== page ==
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Baltimore bullpen leading team in close victories

In 1981, the Baltimore Orioles set a major league record with a 21-7 record in games decided by one run. Now more than 30 years later, the 2012 Orioles have become a threat to break that record.

Baltimore owned a 22-6 mark in one-run games entering the weekend. The Orioles' .786 winning percentage in those games was the best in the majors.

No other team in baseball has won as many one-run games, or lost as few, as the Orioles have this season.

Although the 1981 and 1970 Orioles hold the two best one-run game records in baseball history, the teams of recent years have not had the same success. The Orioles last season were 22-22 in one-run games, and have managed a winning record in those games just once in the last five seasons.

Orioles manager Buck Showalter was asked why he felt the team has done so well in close situations prior to Thursday's game against the Red Sox, and did not hesitate to thank his relievers.

"Bullpen's been a big part of it," Showalter said. "A lot of that is being able to hold on until you can push that run across."

Baltimore's 2.98 bullpen ERA entering the weekend was the second-best in the American League, third in the majors. In years past, the Orioles' bullpen has not exactly provided much relief.

The Orioles finished 27th and 24th respectively in bullpen ERA the past two seasons.

Baltimore has three pitchers in the top 20 reliever ERAs in baseball - Pedro Strop (1.20), Darren O'Day (2.45), and Troy Patton (2.58).

The bullpen also includes closer Jim Johnson, who was second in the majors with 35 saves and has blown just three opportunities this season.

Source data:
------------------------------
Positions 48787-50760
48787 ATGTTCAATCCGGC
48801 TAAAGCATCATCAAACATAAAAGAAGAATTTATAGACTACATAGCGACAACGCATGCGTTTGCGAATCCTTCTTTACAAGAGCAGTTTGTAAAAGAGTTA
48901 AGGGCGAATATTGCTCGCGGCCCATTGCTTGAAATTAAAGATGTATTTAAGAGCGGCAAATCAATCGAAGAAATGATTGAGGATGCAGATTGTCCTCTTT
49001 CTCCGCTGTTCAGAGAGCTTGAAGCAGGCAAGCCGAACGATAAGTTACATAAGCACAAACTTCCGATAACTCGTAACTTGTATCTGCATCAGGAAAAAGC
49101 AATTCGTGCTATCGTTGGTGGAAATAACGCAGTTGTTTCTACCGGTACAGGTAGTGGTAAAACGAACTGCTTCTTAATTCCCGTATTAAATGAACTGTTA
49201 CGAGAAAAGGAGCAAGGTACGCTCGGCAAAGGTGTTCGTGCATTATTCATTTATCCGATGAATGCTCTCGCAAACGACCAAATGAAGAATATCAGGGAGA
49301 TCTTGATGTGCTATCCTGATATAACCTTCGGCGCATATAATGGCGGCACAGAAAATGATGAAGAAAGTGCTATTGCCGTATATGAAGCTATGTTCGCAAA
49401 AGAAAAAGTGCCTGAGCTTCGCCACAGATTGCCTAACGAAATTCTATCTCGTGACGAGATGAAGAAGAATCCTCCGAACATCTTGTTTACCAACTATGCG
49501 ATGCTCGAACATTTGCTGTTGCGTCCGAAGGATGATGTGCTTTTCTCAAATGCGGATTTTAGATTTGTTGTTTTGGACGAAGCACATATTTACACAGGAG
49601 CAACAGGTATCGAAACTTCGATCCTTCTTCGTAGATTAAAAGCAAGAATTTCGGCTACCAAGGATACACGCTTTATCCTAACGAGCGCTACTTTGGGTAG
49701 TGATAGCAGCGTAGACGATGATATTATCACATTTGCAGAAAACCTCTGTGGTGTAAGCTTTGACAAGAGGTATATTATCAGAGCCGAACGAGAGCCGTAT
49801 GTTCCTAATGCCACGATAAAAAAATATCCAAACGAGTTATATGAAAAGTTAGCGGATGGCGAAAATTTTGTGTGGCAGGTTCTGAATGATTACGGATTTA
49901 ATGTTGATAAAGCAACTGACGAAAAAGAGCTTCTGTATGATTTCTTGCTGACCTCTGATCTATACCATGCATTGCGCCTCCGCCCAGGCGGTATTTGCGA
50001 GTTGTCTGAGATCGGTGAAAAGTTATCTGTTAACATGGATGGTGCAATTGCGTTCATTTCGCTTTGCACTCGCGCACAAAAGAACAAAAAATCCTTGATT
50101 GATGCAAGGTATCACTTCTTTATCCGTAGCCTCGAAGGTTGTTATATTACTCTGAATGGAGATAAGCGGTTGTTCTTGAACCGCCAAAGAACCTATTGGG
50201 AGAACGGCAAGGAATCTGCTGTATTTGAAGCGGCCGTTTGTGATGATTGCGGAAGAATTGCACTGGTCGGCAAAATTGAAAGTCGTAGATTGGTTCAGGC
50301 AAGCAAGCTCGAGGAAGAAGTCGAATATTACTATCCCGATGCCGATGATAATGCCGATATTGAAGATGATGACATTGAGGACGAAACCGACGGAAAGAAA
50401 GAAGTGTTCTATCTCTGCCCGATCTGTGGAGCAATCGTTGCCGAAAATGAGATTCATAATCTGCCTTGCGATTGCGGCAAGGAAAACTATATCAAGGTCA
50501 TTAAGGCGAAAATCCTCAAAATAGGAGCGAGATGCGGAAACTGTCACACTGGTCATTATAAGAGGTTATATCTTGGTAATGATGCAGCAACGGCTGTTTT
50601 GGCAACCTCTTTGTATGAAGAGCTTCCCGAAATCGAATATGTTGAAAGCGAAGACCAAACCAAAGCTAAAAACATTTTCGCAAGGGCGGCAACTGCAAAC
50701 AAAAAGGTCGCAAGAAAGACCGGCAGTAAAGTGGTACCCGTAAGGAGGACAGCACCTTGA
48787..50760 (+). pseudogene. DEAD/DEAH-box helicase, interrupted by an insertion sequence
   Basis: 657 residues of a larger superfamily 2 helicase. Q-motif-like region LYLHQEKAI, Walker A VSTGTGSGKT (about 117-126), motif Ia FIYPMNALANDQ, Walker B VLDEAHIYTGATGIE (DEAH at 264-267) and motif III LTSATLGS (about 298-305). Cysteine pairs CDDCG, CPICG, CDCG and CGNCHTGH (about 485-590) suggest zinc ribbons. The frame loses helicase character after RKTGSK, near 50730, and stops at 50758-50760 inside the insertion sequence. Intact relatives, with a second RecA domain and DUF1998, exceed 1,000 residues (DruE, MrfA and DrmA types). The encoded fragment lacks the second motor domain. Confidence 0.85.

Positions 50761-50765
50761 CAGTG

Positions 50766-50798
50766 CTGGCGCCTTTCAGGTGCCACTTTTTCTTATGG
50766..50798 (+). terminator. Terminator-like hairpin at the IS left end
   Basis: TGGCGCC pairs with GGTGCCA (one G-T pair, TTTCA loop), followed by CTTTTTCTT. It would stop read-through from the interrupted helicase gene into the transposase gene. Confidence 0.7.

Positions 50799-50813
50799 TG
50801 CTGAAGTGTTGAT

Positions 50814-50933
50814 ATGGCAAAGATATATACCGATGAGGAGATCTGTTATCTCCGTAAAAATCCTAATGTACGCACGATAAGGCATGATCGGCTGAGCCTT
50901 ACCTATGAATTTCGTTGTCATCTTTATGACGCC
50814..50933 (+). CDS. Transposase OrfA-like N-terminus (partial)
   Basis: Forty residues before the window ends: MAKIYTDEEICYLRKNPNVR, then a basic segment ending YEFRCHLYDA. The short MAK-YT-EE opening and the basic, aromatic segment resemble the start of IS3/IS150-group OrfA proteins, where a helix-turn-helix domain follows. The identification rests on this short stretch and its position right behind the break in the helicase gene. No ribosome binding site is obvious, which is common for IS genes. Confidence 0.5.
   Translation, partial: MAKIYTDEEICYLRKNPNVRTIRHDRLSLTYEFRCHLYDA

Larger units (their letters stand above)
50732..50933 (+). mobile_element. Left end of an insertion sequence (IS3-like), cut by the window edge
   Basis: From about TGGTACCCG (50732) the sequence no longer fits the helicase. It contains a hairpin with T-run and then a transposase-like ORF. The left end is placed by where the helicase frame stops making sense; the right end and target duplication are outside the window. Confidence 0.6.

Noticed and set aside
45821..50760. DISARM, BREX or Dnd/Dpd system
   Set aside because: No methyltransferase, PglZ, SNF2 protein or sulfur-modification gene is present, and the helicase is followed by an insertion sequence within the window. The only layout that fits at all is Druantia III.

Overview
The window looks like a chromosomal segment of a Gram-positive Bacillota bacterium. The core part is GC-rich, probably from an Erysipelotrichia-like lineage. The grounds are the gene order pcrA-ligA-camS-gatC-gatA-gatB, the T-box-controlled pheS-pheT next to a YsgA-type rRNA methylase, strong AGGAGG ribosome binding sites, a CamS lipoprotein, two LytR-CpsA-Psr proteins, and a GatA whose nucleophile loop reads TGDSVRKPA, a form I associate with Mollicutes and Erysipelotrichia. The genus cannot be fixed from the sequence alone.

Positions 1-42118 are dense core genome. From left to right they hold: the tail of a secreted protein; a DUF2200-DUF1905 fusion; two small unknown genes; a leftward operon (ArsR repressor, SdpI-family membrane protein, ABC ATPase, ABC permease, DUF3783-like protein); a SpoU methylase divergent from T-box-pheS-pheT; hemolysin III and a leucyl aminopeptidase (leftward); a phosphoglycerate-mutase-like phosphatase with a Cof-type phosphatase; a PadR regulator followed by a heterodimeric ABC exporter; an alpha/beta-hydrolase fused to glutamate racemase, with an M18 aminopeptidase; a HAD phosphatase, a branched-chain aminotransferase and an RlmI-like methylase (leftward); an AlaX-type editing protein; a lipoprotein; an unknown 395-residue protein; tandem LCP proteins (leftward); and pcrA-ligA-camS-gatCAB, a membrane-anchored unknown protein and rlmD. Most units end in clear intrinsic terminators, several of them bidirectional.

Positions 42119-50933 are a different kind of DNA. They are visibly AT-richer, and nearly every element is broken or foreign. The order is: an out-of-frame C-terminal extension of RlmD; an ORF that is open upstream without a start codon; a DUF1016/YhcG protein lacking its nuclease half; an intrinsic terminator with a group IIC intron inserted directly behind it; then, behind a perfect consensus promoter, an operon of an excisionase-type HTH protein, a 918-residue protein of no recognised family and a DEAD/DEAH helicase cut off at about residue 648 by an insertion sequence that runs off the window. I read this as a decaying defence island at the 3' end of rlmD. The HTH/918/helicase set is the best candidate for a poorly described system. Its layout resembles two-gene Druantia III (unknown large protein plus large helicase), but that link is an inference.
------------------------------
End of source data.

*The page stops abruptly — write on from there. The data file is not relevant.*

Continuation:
Strop's 1.20 ERA is the second-highest among AL relief pitchers behind only Tampa Bay's Fernando Rodney's 0.81. Strop also is in the top-10 in holds with 20.

O'Day became just the third Orioles relief pitcher ever to win at least six games without losing any, joining former Baltimore relievers Wes Stock and Grant Jackson.

Patton has been the lone left-hander in the bullpen most of the season, before he went on the disabled list earlier this week.

Left-handed hitters have hit just .206 against Patton. Right-handers haven't done much better, hitting .236 against Patton, the former starting pitcher.

The Orioles' relief pitchers have been a big reason why the team has won 12 consecutive extra-inning games, as well as a perfect 49-0 record when they have a lead at the end of the seventh inning.

Showalter said the success in close games this season isn't talked about within the team, but it's more of just a belief that they can win.

"It's not a topic of conversation in our clubhouse," Showalter said, "and it's not something they talk about in the dugout when we've got a one-run game where we're ahead, but I think it's sort of a state of mind more than anything. They don't dwell on it.

"I just think they live in the moment, they stay in the moment. And that's hard to do."

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